Trump Says China Badly Wants Deal, U.S. Open to Calm Negotiation
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U.S. President Donald Trump said China wants to make a deal as he praised comments by the country’s chief negotiator for trade, offering a more conciliatory tone after escalating tensions in recent days.
“They want to make a deal very badly,” Trump said during a press conference from the Group of Seven meeting in Biarritz, France. “The tariffs have hit them very hard.”
Trump also noted remarks made earlier Monday by China’s top trade negotiator, Vice Premier Liu He. “He wants to see a deal made, he wants it to be made under calm conditions,” Trump said. “He used the word ‘calm,’ I agree with him.”
U.S. stocks rallied Monday after optimistic remarks at the G-7 from Trump and French President Emmanuel Macron, who said he saw a willingness for a U.S.-China trade deal. The dollar strengthened and 10-year Treasury yields held close to a three-year low.
Liu said at the opening ceremony of the 2019 Smart China Expo in Chongqing: “We are willing to solve the problem through consultation and cooperation with a calm attitude,” according to a Caixin report. “We firmly oppose the escalation of the trade war,” he said, adding that it “is not conducive to China, the U.S. and the interests of people all over the world.”
While Trump mostly struck a conciliatory tone in his press conference, he also insisted that any deal would have to address the imbalance in trade. If it didn’t, he said, the U.S. would stop doing business with China.
“This has to be a deal that’s better for us,” he told reporters. “And if it’s not better I don’t want to do business.”
Prospects for Deal
Earlier Monday Trump said the prospects for a deal with China are better now than at any time since negotiations began last year, even as a top state-media editor in Beijing questioned his version of events.
He said China last night called “our trade people and said let’s get back to the table.” He also lauded President Xi Jinping as a “great leader” and said “anything’s possible” when asked if he would delay tariff increases on China.
“You can say we’re having very meaningful talks, much more meaningful than I would say at any time frankly,” Trump said while meeting with German Chancellor Angela Merkel on Monday. “Maybe I’m wrong but we’re in a stronger position now to do a deal, a fair deal for everyone,” he added.
Still, a spokesman for China’s foreign ministry wasn’t able to immediately confirm the details of the phone calls on Monday. Later, Hu Xijin, editor-in-chief of China’s Global Times newspaper, said in a tweet that top trade negotiators hadn’t spoken by phone in recent days and that Trump was exaggerating the significance of the trade contacts.
At the press conference, Trump answered questions on the discrepancy insisting that there had been “numerous calls” over the past two days including with U.S. Treasury Secretary Steven Mnuchin.
Mnuchin, also in Biarritz, said earlier Monday “there were discussions that went back and forth and let’s just leave it at that.”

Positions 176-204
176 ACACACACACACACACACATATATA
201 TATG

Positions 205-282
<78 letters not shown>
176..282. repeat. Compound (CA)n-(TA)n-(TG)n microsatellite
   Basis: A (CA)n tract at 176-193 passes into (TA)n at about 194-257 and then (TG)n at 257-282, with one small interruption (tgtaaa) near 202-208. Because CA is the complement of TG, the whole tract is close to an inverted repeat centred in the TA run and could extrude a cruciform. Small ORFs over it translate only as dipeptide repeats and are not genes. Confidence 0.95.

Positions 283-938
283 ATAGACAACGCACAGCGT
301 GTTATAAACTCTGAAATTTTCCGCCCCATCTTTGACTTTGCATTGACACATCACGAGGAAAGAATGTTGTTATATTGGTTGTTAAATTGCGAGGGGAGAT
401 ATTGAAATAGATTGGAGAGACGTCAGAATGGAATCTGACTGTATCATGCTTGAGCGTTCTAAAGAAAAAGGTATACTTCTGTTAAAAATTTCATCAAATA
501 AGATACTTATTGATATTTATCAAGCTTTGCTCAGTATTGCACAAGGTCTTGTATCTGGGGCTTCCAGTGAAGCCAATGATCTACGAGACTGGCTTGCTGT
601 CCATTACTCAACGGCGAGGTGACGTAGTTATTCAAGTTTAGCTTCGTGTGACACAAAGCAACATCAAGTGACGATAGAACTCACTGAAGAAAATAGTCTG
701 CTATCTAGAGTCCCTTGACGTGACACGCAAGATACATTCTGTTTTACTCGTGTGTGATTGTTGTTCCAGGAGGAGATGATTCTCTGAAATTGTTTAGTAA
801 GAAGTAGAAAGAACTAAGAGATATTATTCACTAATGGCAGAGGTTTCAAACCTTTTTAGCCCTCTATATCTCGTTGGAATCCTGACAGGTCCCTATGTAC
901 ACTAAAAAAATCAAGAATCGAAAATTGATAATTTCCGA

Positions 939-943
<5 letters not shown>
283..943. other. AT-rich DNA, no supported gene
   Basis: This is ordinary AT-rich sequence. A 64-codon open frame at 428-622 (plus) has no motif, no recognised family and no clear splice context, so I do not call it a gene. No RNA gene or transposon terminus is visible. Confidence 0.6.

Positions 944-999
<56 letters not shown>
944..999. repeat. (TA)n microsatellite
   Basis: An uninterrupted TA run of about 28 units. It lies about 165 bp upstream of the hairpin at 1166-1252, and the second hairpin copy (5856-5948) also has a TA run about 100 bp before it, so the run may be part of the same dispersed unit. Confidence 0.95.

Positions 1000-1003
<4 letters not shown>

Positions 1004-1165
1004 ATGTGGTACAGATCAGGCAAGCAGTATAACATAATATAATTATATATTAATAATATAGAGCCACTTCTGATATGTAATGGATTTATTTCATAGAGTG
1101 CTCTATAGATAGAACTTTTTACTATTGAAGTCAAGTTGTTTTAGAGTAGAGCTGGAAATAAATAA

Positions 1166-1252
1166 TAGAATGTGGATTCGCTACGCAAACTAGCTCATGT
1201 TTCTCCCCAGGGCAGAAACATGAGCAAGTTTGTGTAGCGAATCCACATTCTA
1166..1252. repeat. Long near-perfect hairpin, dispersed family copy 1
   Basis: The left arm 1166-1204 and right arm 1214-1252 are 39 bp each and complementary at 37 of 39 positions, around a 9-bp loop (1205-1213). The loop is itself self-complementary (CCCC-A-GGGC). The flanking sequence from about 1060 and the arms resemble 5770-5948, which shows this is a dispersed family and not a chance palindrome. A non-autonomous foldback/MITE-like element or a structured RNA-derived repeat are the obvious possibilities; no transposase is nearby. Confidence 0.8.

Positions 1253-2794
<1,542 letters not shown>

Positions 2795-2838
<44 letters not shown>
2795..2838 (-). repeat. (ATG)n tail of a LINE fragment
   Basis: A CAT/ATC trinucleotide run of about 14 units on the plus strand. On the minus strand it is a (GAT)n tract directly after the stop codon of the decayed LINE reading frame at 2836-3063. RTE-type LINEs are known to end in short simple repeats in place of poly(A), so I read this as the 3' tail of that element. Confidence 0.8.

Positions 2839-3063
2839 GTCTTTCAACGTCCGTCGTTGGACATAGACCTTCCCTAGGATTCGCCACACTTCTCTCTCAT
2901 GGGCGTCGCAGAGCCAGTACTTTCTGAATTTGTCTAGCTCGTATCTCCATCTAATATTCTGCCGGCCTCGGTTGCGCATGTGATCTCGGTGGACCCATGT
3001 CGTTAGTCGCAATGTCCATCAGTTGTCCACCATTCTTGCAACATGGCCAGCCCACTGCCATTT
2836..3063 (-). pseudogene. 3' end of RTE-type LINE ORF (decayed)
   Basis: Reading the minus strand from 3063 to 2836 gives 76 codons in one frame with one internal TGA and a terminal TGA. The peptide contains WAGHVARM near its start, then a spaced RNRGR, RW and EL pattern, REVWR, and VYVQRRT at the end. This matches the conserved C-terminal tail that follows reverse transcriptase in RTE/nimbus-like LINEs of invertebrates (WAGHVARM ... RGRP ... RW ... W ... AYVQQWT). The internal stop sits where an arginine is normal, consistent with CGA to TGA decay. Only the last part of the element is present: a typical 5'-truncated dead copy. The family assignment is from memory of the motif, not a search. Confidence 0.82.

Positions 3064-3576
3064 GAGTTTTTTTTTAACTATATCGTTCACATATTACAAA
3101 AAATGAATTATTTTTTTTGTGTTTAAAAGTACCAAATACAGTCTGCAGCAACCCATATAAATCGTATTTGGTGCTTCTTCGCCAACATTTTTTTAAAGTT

Trump’s comments mark the latest twist in months of negotiations that have seen moments of optimism give way to even greater escalation. While the two sides have at times appeared close to a deal, China has balked at U.S. demands for market-based reforms in areas like state-run enterprises that could jeopardize the Communist Party’s grip on power.
The developments came after a weekend of tit-for-tat tariffs had rocked financial markets and fueled fears that the standoff would drag the global economy into recession.
Beijing’s retaliation on Friday to an earlier U.S. tariff hike led to yet another increase from Trump, who said that existing 25% tariffs on some $250 billion in imports from China would rise to 30% come Oct. 1, the 70th anniversary of the founding of the People’s Republic of China. Morgan Stanley warned that the spiral of trade measures could result in a global downturn within nine months.
China has consistently agreed to engage in talks even with tariff escalations taking place. A round of negotiations that had been planned for September had not formally been called off after Trump pivoted to further tariff increases even after an apparent detente between the two sides in Shanghai last month.
Trump tweeted over the weekend that the U.S. “would be far better off” without China, and claimed he could order U.S. businesses to withdraw from the country.
China will follow through with retaliatory measures announced Friday and fight the trade war to the end, after the U.S. failed to keep its promises, the Communist Party flagship newspaper People’s Daily wrote in a Saturday editorial. Later, the Editor-in-Chief of the nationalist Global Times, Hu Xijin, said on Twitter that the U.S. is “starting to lose China.”
Trump’s comments from Biarritz were met with skepticism in Beijing.
“Trump pays great attention to the stock market’s performance,” said Gai Xinzhe, non-resident research fellow at the China Institute for WTO Studies at the University of International Business and Economics in Beijing. “Trump may want to use a vague description of the call to stabilize the market sentiment and ease pressure. We will see what happens next.”
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